Woolworths wins case taken by ACCC over compostability of Select eco range

Image source: AAP

Woolworths has come out on top following a Federal Court case taken by the Australian Competition and Consumer Commission (ACCC) over the compostability of its ‘Select eco’ range of disposable plates, bowls and cutlery.

On Friday, the court found that the range, sold between 2014 and 2017, was “biodegradable and compostable” and that the environmental claims made by Woolworths were not false or misleading.

The products, released in 2014, were made from materials derived from corn starch or sugarcane and other natural materials. The were labelled “biodegradable and compostable” based on the application of internationally accepted standards.

Woolworths said an independent certification was provided. At the time, there was no mandatory Australian standard to guide how biodegradability and compostability claims must be conveyed to consumers at the time, which remains the case.

The ACCC instituted proceedings against Woolworths in 2018 on that basis that a consumer could reasonably expect the disposable products would decompose in landfills or domestic composting within a reasonable time.

“We took this case because we believed the representations were false or misleading and Woolworths did not have a reasonable basis to make these claims. We are carefully considering the Court’s judgment,” ACCC Chair Rod Sims said.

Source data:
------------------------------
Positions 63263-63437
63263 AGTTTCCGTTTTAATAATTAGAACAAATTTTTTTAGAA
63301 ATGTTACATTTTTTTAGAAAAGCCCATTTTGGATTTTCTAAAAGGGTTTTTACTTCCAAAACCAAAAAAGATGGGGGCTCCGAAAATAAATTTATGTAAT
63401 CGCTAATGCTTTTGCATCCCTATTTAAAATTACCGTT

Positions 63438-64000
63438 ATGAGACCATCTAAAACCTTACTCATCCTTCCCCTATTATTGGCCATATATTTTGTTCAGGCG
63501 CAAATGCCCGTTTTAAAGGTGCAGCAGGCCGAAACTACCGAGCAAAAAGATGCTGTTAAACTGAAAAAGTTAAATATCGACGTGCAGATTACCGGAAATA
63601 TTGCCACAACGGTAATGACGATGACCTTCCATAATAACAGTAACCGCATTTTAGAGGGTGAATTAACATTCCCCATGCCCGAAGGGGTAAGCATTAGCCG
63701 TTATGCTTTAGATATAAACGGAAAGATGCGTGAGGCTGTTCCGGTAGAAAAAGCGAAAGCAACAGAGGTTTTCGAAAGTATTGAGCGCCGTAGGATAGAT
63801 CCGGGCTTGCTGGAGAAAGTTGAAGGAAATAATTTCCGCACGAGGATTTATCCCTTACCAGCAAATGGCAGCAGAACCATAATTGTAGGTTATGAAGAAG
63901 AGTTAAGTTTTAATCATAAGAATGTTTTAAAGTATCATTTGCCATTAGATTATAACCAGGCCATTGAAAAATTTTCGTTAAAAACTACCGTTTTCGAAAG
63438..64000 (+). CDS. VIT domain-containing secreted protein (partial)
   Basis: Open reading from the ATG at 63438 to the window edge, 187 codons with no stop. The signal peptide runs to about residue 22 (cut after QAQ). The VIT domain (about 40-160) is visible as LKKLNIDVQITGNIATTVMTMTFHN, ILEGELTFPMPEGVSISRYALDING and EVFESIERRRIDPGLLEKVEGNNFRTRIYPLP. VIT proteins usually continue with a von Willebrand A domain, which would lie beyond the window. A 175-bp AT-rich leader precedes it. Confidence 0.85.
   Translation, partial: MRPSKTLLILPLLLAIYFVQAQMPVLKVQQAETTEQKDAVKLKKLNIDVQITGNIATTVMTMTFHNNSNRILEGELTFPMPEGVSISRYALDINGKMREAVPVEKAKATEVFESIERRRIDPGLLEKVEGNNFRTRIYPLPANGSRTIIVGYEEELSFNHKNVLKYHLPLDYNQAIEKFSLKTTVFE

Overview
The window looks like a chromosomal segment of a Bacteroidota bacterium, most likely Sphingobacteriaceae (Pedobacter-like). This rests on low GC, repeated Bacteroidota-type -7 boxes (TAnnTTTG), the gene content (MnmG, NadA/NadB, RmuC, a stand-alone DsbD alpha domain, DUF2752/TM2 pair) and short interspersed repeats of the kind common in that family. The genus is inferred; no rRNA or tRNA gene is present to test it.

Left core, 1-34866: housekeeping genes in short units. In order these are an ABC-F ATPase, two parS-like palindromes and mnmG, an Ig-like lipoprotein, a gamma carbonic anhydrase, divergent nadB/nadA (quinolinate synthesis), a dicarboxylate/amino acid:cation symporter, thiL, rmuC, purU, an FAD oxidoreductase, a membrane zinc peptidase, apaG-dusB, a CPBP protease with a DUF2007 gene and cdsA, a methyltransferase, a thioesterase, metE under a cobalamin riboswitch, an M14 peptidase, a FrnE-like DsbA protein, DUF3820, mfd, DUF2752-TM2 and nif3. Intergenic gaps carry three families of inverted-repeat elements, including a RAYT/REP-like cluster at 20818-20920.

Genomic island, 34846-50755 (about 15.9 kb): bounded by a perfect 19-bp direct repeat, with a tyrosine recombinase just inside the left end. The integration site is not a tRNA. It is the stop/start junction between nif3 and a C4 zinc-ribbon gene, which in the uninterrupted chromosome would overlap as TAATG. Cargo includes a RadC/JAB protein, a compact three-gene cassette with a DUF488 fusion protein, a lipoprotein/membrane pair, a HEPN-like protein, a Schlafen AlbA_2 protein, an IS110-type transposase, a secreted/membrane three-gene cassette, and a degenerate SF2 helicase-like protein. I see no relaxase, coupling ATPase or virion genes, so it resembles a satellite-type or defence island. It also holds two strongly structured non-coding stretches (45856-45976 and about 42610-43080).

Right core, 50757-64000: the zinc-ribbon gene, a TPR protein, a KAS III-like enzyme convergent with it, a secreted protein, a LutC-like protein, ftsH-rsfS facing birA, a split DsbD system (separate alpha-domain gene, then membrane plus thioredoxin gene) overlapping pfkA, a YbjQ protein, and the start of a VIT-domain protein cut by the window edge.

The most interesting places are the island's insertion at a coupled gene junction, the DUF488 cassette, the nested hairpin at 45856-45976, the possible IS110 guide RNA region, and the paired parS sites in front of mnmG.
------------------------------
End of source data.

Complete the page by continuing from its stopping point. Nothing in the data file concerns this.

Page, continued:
Woolworths said that in order to make the claim that a product was compostable it should break down into usable compost within two years.

It had an expert conduct tests which found the products, in the correct conditions, turned into compost within six weeks, AAP reported.

A Woolworths spokesperson said the company is “pleased with the outcome of the Federal Court judgment”.

“We have always treated our obligations under the Australian Consumer Law very seriously, and understand how important it is that our customers can trust the environmental claims we make.”

Woolworths said it is working closely with the Australian Packaging Covenant Organisation and the Australian Industry Group to help drive consistency of labelling.

A week prior, the Federal Court sided with FMCG giant Kimberly-Clark in another environmental case taken by the ACCC based on the “flushability” of its Kleenex Cottonelle wipes.

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